The incidence of postpartum depression in Iran is reported to be in the range 30-40 percent of women giving birth to a child. One suggested factor is the early age that Iranian girls become married and have children – understandably, placing them in a position where they are both physically and mentally under-prepared for the exhausting physical and emotional demands of birthing and for the care of their new-born babies.
Four researchers, motivated by these alarming statistics, established a research project with first-time mothers in Iran to explore the effectiveness of mindfulness in reducing the incidence of postpartum depression. The researchers – Hajieh Sheydaei, Azizreza Ghasemzadeh, Amir Lashkari and Parvaneh Ghorbani Kajani – published their results in an article titled, The effectiveness of mindfulness training on reducing the symptoms of postpartum depression.
Their research established that “mindfulness training was effective in reducing postpartum depression symptoms in new mothers”. The researchers describe some of the symptoms of postnatal depression as:
…increase in appetite and overweightness. Irritability, aggressive behavior, panic attacks, seclusion, and uncontrolled crying … Maternity blues are the most outstanding symptom of postpartum depression which is considered the direct result of mothers’ anger and irritation.
The research group of new mothers who undertook the mindfulness training were exposed to a course involving 8 sessions and based on Mindfulness Based Cognitive Therapy (MBCT) – which entails combining mindfulness practices with cognitive therapy. They were exposed to a range of mindfulness practices such as mindful eating, mindful breathing, sitting and walking meditations. Some of the exercises were designed to challenge their negative thinking and emotions and to develop strategies to cope with the challenges of motherhood, while caring for themselves.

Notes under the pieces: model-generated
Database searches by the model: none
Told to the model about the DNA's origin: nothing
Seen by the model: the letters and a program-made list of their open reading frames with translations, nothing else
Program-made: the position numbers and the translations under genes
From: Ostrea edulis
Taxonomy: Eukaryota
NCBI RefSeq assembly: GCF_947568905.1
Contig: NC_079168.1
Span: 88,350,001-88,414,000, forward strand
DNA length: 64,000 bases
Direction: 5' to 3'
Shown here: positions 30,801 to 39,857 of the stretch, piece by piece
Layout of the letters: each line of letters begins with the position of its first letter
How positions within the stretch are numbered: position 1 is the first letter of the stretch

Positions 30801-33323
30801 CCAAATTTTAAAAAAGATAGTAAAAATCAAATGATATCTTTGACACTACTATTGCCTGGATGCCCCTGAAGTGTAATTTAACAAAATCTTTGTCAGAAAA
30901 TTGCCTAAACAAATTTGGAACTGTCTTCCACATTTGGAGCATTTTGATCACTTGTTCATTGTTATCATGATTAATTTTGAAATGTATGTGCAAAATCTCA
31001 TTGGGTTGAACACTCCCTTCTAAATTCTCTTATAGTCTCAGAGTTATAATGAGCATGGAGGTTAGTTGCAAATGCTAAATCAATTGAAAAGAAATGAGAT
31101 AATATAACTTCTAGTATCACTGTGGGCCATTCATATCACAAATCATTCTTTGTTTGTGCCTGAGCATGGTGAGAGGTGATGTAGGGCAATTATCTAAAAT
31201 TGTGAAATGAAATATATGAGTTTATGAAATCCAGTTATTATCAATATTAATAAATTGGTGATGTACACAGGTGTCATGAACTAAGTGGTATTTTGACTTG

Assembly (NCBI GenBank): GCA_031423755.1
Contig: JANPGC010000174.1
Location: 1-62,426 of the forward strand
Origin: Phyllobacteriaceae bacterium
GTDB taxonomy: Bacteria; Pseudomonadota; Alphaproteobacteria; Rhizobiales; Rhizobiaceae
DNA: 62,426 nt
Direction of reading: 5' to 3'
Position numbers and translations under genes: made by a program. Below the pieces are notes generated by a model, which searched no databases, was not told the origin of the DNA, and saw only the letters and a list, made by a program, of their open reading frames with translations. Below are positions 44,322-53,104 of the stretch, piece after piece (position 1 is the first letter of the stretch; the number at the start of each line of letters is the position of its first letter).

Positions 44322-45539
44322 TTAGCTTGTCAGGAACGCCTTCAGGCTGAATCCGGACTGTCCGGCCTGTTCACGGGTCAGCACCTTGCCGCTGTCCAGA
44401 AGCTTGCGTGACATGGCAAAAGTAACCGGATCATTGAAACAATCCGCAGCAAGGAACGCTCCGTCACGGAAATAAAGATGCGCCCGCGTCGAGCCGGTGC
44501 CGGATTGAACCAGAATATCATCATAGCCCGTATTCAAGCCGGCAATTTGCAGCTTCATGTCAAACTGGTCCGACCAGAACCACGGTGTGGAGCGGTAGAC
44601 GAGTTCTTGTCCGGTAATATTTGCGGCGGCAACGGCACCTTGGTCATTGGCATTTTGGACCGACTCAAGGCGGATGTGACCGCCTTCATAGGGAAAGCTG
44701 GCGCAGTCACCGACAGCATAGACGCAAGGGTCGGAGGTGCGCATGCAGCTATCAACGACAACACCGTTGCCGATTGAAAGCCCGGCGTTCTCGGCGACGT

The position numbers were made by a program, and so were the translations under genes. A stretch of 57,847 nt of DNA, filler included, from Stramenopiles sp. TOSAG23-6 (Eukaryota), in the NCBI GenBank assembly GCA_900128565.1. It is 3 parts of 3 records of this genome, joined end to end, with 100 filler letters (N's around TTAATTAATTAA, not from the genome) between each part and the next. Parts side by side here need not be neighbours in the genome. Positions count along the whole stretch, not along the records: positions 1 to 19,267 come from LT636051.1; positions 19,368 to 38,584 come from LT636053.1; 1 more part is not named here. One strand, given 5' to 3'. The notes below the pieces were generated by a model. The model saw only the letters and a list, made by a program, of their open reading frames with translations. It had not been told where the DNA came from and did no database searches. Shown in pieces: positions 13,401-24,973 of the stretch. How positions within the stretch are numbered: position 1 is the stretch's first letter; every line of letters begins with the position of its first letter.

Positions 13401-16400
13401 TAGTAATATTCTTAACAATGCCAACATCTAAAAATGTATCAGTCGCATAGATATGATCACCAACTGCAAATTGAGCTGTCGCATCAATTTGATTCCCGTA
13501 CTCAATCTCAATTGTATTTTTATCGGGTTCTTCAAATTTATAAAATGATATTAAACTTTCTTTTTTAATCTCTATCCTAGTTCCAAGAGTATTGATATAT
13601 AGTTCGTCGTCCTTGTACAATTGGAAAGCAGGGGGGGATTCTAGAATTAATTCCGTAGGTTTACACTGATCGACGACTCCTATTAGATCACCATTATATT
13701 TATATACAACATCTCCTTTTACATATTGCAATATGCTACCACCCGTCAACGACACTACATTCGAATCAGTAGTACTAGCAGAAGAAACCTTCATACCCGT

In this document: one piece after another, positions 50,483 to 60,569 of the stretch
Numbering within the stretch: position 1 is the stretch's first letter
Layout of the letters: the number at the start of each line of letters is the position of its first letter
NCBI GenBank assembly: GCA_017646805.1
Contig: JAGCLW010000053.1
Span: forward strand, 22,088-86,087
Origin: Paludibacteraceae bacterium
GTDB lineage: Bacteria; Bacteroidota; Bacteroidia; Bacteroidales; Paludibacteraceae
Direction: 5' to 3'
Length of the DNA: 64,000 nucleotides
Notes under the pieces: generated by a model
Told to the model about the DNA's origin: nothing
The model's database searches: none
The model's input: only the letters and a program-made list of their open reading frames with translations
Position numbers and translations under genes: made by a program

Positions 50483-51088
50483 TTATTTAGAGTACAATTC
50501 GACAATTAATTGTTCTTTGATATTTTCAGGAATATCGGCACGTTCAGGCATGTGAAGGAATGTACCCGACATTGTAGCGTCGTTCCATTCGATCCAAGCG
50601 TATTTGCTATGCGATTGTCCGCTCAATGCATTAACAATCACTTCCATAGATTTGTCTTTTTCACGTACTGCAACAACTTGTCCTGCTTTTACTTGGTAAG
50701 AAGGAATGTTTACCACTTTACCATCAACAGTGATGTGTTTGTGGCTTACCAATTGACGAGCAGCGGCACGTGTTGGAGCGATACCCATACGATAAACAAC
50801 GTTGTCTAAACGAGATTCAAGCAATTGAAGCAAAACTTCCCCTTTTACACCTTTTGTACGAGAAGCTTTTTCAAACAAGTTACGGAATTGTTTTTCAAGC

The MBCT approach helped the participating mothers to grow in self-awareness. They were also able to enhance their self-management skills through an increased ability to identify the links between their thoughts and mood disorders and to develop new ways to deal with them (rather than the former strategies such as isolation, aggression and irritability).
As new mothers grow in mindfulness through meditative practices and exercises based on cognitive therapy, they can develop a different level of emotional intelligence which will equip them to deal with the challenges of motherhood and reduce symptoms of postnatal depression.
By Ron Passfield – Copyright (Creative Commons license, Attribution–Non Commercial–No Derivatives)
Image source: courtesy of Mysticsartdesign on Pixabay
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